Glycoconjugate vaccines based on capsular polysaccharides (CPSs) of pathogenic bacteria such as Streptococcus pneumoniae successfully protect from disease but suffer from incomplete coverage, are troublesome to manufacture from isolated CPSs, and lack efficacy against certain serotypes. Defined, synthetic oligosaccharides are an attractive alternative to isolated CPSs but require the identification of immunogenic and protective oligosaccharide antigens. We describe a medicinal chemistry strategy based on a combination of automated glycan assembly (AGA), glycan microarray–based monoclonal antibody (mAb) reverse engineering, and immunological evaluation in vivo to uncover a protective glycan epitope (glycotope) for S. pneumoniae serotype 8 (ST8). All four tetrasaccharide frameshifts of ST8 CPS were prepared by AGA and used in glycan microarray experiments to identify the glycotopes recognized by antibodies against ST8. One tetrasaccharide frameshift that was preferentially recognized by a protective, CPS-directed mAb was conjugated to the carrier protein CRM197. Immunization of mice with this semisynthetic glycoconjugate followed by generation and characterization of a protective mAb identified protective and nonprotective glycotopes. Immunization of rabbits with semisynthetic ST8 glycoconjugates containing protective glycotopes induced an antibacterial immune response. Coformulation of ST8 glycoconjugates with the marketed 13-valent glycoconjugate vaccine Prevnar 13 yielded a potent 14-valent S. pneumoniae vaccine. Our strategy presents a facile approach to develop efficient semisynthetic glycoconjugate vaccines.

Journal article

Schumann B, Parameswarappa SG, Lisboa MP, Kottari N, Guidetti F, Pereira CL, Seeberger PHet al., 2016, Nucleophile-Directed Stereocontrol Over Glycosylations Using Geminal-Difluorinated Nucleophiles., Angew Chem Int Ed Engl, Vol: 55, Pages: 14431-14434

The glycosylation reaction is the key transformation in oligosaccharide synthesis, but it is still difficult to control in many cases. Stereocontrol during cis-glycosidic linkage formation relies almost exclusively on tuning the glycosylating agent or the reaction conditions. Herein, we use nucleophile-directed stereocontrol to manipulate the stereoselectivity of glycosylation reactions. Placing two fluorine atoms in close proximity to the hydroxy group of an aliphatic amino alcohol lowers the oxygen nucleophilicity and reverses the stereoselectivity of glycosylations to preferentially form the desired cis-glycosides with a broad set of substrates. This concept was applied to the design of a cis-selective linker for automated glycan assembly. Fluorination of an amino alcohol linker does not impair glycan immobilization and lectin binding as illustrated by glycan microarray experiments. These fluorinated linkers enable the facile generation of α-terminating synthetic glycans for the formation of glycoconjugates.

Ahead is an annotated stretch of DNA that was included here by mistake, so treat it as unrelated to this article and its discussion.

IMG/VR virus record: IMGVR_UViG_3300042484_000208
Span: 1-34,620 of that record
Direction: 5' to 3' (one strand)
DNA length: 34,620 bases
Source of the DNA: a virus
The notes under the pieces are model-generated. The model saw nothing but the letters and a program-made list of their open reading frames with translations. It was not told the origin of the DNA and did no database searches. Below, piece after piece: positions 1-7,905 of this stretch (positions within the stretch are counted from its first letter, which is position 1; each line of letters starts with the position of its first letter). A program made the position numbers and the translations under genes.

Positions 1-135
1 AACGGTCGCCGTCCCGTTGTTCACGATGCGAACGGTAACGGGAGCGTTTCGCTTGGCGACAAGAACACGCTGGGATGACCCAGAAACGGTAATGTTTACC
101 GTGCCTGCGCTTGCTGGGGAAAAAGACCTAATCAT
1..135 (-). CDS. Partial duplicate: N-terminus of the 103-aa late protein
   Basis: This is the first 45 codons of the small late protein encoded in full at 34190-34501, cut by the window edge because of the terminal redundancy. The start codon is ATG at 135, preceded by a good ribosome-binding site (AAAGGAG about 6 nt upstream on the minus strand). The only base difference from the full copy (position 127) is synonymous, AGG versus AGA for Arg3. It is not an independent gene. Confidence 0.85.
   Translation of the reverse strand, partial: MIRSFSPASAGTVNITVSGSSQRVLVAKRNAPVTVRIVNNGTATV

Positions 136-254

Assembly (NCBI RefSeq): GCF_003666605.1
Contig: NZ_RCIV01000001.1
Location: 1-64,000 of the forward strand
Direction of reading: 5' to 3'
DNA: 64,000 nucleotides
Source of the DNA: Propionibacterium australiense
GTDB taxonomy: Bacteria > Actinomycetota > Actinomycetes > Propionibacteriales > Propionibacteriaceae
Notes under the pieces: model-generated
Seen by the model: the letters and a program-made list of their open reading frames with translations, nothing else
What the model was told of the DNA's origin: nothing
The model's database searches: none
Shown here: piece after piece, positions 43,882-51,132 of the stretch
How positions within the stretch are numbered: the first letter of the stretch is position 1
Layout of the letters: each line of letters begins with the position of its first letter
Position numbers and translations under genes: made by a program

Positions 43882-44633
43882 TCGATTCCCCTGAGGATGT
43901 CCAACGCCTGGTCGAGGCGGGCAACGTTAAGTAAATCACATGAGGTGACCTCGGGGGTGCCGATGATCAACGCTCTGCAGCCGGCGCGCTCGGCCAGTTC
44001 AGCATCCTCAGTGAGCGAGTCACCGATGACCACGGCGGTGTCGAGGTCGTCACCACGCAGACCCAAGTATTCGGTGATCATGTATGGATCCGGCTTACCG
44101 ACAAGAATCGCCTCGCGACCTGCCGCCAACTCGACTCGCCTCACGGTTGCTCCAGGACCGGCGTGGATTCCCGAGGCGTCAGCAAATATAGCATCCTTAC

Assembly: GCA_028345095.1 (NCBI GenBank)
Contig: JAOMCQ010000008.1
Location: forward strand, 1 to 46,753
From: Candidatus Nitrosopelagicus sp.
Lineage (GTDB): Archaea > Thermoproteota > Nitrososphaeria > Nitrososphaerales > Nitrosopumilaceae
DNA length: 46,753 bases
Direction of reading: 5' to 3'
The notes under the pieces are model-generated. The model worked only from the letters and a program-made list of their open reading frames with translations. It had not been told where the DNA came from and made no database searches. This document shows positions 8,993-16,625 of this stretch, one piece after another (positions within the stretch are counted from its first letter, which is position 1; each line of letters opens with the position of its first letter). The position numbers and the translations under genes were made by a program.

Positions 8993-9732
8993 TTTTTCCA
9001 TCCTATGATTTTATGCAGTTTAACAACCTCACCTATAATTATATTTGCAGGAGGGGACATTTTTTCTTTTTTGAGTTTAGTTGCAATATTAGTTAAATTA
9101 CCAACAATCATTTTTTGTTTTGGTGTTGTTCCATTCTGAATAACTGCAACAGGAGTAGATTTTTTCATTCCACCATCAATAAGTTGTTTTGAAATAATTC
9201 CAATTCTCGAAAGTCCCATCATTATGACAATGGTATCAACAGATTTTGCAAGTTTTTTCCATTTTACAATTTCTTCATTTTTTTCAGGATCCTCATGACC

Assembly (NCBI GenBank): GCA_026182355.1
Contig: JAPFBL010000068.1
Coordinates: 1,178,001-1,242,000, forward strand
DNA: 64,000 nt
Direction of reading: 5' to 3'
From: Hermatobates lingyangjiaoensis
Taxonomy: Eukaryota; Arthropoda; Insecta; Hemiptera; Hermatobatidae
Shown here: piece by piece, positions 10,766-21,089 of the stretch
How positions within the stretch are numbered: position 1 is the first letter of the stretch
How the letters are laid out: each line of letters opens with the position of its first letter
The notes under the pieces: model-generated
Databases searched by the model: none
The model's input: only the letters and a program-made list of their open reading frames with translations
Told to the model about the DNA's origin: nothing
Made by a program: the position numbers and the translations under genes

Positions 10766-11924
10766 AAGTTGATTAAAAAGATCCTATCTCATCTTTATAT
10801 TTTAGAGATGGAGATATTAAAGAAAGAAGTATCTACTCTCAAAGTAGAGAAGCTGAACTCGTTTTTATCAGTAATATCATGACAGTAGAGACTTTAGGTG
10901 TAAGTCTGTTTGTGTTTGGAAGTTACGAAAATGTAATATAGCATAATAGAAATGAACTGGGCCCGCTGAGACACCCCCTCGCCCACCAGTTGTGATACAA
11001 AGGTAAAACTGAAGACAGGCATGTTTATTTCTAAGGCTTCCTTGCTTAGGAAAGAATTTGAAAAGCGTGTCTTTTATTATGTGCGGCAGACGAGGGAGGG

Journal article

Anish C, Schumann B, Pereira CL, Seeberger PHet al., 2014, Chemical Biology Approaches to Designing Defined Carbohydrate Vaccines, CHEMISTRY & BIOLOGY, Vol: 21, Pages: 38-50, ISSN: 1074-5521

Journal article

Schumann B, Pragani R, Anish C, Pereira CL, Seeberger PHet al., 2014, Synthesis of conjugation-ready zwitterionic oligosaccharides by chemoselective thioglycoside activation, CHEMICAL SCIENCE, Vol: 5, Pages: 1992-2002, ISSN: 2041-6520

Journal article

Schumann B, Anish C, Pereira CL, Seeberger PHet al., 2013, CHAPTER 3. Carbohydrate Vaccines, Drug Discovery, Publisher: Royal Society of Chemistry, Pages: 68-104, ISBN: 9781849736015

Book chapter

Dimmer KS, Papic D, Schumann B, Sperl D, Krumpe K, Walther DM, Rapaport Det al., 2012, A crucial role for Mim2 in the biogenesis of mitochondrial outer membrane proteins, JOURNAL OF CELL SCIENCE, Vol: 125, Pages: 3464-3473, ISSN: 0021-9533

Journal article